Last month, our CEO & Founder, Alejandro Gibes de Gac attended the Aspen Ideas Festival. David Brooks—New York Times journalist and cultural commentator—invited Alejandro to participate alongside him on a panel highlighting the Weavers’ movement. You can see a video of the discussion—titled “Repairing America’s Social Fabric, One Community at a Time”—by clicking here. Alejandro shares some of his reflections below.
I am incredibly grateful for David’s generous invitation to join him at Aspen Ideas Festival. The annual gathering attracts a level of power, wealth, and influence that social entrepreneurs—especially those of color, like myself—seldom have access to. Over the course of three days, I was able to seed relationships with thought leaders from sectors ranging from philanthropy to business to technology who can be transformative for Springboard’s trajectory and, ultimately, for the children we serve.
Aspen Ideas Festival is not without its ironies: private jets and poverty alleviation are difficult to reconcile. This setting, however, can serve as a springboard for our vision: to catalyze a culture shift by making family engagement the new normal in education.
David Brooks is also hoping to shift cultural norms; in fact, he believes that is the key to healing today’s social problems and pain. Read more about the Weavers’ movement—a social revolution fueled by compassion—in David’s powerful op-ed. David invited four social entrepreneurs to join him for a panel moderated by Joshua Johnson, the host of NPR’s 1A. Joshua asked us to share the inner work and insight that led us to put relationships at the center of our lives. How do we, in various ways, challenge today’s cultural norms that hold up social freedom, individual privacy, and monetary success as the pillars of a meaningful life? Here’s my take:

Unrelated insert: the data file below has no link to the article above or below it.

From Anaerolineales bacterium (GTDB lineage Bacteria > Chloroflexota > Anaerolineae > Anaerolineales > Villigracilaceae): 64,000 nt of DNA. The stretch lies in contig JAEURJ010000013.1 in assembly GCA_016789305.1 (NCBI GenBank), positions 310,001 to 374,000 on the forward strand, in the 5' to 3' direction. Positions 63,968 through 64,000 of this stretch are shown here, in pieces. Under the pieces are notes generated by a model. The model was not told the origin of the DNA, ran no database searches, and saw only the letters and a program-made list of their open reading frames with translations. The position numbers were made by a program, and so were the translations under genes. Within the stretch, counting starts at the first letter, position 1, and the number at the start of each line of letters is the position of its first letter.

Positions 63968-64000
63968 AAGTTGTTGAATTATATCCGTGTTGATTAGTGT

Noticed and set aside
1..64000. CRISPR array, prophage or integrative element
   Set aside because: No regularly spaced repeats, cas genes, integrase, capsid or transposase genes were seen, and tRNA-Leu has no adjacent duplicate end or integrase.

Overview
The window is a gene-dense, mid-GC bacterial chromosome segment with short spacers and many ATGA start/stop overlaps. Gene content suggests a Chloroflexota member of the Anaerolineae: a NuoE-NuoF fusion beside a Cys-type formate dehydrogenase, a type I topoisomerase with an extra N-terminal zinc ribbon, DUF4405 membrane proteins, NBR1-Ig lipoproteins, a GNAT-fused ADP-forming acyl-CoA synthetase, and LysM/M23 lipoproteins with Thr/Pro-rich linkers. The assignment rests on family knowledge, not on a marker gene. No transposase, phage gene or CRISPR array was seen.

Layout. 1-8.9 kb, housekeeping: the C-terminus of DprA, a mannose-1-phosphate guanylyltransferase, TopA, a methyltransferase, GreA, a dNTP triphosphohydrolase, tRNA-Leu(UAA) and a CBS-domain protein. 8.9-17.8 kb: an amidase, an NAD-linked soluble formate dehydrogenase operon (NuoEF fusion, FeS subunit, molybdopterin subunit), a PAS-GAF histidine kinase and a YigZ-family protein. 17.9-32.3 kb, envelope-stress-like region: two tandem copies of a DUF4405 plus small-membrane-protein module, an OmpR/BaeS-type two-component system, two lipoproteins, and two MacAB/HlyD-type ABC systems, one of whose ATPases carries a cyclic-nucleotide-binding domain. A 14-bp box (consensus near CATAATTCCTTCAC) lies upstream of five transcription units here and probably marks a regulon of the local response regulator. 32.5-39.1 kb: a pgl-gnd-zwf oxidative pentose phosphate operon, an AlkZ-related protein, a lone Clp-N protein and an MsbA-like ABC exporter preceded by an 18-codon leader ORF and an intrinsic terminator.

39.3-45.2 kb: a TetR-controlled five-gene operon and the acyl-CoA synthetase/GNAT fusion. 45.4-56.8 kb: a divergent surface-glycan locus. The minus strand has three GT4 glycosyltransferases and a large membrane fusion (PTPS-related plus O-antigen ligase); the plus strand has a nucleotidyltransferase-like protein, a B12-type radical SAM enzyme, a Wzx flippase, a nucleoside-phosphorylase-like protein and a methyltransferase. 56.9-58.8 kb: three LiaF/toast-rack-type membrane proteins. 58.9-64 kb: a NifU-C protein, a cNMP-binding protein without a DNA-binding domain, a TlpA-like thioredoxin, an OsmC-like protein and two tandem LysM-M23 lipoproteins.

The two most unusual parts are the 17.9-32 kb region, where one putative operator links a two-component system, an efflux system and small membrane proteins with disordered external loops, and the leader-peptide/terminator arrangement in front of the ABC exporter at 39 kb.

I think a precondition to weaving is that you first need to embrace a mindset of seeking out commonalities with others rather than fixating on differences.
In a culture that often values the individual over the collective, this is easier said than done. For me, it’s an ongoing journey, one that started well before I was born.
In 1973, my dad was taken as a political prisoner in his native Chile. His crime? Writing and directing Libertad! a play in protest of Pinochet’s dictatorship. It went over about as well as you’d expect.
After years of torture, he made it out alive. He was luckier than many. Even luckier, he met my mom while living in exile in Paris. My mother is from Puerto Rico, the youngest of 12, and the first in her family to go to college.
Though it meant giving up their own theater dreams, my parents immigrated to the US so that my sister and I could have better educational opportunities. It’s the kind of sacrifice that only a parent would make.
After a brief stint in Georgia, where my parents quickly realized that not every public school delivers on America’s promise, we hightailed to New Jersey with a new strategy: to rent the tiniest home in an affluent community with a great school system.